ARCHITECT@WORK 2019: Sustainable Materials for healthcare

Haru tape.jpg

We are committed to increasing the use of sustainable materials in hospitals. In January, we went to the ARCHITECT@WORK 2019 show in Trewman Brewery. The theme of the event was ‘Future proof’ and included a section by Material Driven. 

Here, we reflect on some of the materials at the show which could be theoretically integrated into healthcare environments.

1. HARU Washi Tape 

This is Washi Tape to the max. The tape is made from strong paper fibres which can be used to make geometrical patterns on walls. It is a quick an easy way to bring an instant life to healthcare spaces – especially waiting rooms which are in constant use. 

Like any material entering a hospital, we have to be wary of infection control. Some of the HARU tapes are not resilient to bleach, meaning they are difficult to maintain. However, this technology could be developed for temporary wayfinding.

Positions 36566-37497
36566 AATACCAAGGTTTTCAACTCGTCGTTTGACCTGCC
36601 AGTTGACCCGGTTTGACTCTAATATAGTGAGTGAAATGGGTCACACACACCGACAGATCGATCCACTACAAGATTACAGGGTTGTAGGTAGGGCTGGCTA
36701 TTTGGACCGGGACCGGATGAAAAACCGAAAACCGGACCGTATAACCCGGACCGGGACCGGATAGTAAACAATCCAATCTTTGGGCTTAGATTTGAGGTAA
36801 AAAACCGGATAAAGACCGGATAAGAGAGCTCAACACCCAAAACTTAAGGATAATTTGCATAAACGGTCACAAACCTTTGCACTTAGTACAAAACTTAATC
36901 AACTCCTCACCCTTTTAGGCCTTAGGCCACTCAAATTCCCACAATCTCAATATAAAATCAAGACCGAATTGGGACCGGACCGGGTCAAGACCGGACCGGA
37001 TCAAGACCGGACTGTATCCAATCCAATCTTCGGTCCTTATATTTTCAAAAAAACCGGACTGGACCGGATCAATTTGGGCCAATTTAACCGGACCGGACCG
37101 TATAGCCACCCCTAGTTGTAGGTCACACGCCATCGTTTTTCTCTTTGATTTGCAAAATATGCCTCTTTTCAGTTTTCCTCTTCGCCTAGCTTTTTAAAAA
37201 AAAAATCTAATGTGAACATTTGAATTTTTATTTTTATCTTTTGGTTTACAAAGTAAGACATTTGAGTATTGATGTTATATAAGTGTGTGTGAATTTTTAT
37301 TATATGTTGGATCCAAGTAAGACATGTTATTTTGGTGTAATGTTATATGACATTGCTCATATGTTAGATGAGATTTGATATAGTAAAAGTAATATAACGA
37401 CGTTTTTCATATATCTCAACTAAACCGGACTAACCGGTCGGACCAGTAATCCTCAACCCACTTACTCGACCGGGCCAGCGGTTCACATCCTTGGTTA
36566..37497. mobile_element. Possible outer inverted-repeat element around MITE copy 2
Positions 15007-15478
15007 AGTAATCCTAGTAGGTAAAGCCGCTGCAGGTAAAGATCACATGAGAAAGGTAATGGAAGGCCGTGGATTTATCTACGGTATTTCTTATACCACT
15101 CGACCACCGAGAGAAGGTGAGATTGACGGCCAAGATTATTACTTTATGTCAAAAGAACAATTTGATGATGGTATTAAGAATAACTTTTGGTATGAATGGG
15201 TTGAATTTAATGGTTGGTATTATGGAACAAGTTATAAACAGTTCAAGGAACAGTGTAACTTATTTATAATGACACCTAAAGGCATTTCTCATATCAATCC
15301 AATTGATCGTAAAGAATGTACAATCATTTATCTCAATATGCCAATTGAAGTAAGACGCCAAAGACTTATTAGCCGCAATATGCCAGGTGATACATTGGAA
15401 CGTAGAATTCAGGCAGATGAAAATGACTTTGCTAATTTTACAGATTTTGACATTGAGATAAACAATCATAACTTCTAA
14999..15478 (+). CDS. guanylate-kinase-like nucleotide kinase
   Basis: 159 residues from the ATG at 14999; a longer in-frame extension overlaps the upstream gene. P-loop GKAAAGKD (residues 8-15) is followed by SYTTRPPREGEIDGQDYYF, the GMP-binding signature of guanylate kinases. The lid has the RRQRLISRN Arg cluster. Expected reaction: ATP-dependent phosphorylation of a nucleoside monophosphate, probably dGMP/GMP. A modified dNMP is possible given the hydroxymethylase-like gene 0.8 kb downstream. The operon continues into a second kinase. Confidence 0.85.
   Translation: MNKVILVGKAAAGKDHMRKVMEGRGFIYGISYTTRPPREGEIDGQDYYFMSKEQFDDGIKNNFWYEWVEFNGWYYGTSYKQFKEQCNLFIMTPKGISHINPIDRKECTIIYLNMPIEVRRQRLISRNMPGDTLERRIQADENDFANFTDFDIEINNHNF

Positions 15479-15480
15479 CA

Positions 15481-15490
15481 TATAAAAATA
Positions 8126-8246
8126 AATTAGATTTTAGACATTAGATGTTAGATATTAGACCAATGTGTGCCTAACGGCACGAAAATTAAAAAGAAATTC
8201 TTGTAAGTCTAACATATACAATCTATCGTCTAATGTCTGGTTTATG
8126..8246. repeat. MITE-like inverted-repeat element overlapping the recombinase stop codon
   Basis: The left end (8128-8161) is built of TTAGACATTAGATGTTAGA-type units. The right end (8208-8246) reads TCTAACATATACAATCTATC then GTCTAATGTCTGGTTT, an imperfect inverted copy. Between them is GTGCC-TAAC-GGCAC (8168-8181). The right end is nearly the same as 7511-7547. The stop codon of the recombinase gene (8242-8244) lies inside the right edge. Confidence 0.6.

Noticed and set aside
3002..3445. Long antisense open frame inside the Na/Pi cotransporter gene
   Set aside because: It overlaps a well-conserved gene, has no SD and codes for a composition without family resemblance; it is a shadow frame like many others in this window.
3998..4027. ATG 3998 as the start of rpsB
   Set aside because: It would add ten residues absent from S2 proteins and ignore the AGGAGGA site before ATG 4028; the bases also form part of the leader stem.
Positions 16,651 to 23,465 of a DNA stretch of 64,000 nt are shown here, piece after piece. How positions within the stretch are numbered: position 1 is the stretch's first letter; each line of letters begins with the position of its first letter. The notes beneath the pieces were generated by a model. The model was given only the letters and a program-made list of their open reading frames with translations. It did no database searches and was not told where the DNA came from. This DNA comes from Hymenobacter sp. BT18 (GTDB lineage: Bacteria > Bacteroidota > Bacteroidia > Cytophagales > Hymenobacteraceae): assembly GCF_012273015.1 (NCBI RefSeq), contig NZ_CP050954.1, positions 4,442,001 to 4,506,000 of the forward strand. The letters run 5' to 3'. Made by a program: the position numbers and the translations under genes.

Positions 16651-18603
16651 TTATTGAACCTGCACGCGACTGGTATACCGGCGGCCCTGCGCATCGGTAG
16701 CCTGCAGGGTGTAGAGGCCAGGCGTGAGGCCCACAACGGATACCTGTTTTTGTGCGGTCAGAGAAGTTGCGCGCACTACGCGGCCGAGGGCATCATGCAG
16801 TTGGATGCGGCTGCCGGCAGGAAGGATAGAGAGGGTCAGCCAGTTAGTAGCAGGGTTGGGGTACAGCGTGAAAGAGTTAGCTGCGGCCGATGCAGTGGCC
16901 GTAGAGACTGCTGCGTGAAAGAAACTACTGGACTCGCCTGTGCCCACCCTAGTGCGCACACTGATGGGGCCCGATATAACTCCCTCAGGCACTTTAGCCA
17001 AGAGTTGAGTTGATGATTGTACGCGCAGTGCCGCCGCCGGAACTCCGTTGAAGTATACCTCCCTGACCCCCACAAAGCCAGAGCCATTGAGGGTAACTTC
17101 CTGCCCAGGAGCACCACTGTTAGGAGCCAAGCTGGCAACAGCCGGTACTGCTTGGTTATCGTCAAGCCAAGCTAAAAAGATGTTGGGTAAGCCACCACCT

2. Graphenstone Paint 


This paint is designed to reduce air pollution. It is a natural and sustainable paint made from lime and graphene which absorbs CO2. The paint is odorless, meaning the room doesn’t need to be aired out during or after application. It is also porous and prevents molding. 

This material is perfect for mural painting in hospitals, which need to be installed quickly so as to not disturb those using the space. Not only this, but they will help to clean the surrounding environment. 

3. TESLER + MENDELOVITCH – 3D Wood textiles 

These designers have developed a way to turn wood into a lightweight, mouldable material. There are quirky alternative to traditional wood panelling methods. They use ethically sourced longwood veneer from providers in Israel and the United States. 

They would be a perfect way to induce natural materials into healthcare environments and are easy to wipe down and install. The 3D wood textile can also be used to create new forms of furniture, or bookshelves. 

Many thanks to Sarah Graham (@sefreebird), CSM Material Futures student, for helping us to realise the environmental duties we have as health and wellbeing designers.

Sophia Luu